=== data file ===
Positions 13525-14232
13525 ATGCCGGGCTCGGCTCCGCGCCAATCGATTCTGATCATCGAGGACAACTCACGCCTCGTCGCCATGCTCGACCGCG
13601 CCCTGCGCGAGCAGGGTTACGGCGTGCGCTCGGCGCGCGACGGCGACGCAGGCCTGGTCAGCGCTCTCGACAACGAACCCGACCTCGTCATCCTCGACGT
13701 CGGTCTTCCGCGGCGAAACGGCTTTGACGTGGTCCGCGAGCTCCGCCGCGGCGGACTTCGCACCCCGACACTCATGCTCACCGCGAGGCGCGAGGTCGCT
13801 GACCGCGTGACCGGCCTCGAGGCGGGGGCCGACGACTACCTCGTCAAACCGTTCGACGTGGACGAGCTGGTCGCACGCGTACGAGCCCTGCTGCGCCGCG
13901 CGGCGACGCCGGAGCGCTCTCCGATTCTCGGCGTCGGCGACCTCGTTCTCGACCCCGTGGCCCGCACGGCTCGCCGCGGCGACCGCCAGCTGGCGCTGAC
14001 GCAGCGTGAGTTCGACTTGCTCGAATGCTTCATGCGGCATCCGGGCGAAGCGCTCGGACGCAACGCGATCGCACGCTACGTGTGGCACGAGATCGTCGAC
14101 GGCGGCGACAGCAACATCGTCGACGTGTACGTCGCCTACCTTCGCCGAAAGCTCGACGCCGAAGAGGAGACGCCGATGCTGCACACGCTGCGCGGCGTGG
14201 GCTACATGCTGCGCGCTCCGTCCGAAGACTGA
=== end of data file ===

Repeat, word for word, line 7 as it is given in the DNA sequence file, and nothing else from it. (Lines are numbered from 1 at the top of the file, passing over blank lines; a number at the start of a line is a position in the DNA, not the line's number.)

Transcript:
14001 GCAGCGTGAGTTCGACTTGCTCGAATGCTTCATGCGGCATCCGGGCGAAGCGCTCGGACGCAACGCGATCGCACGCTACGTGTGGCACGAGATCGTCGAC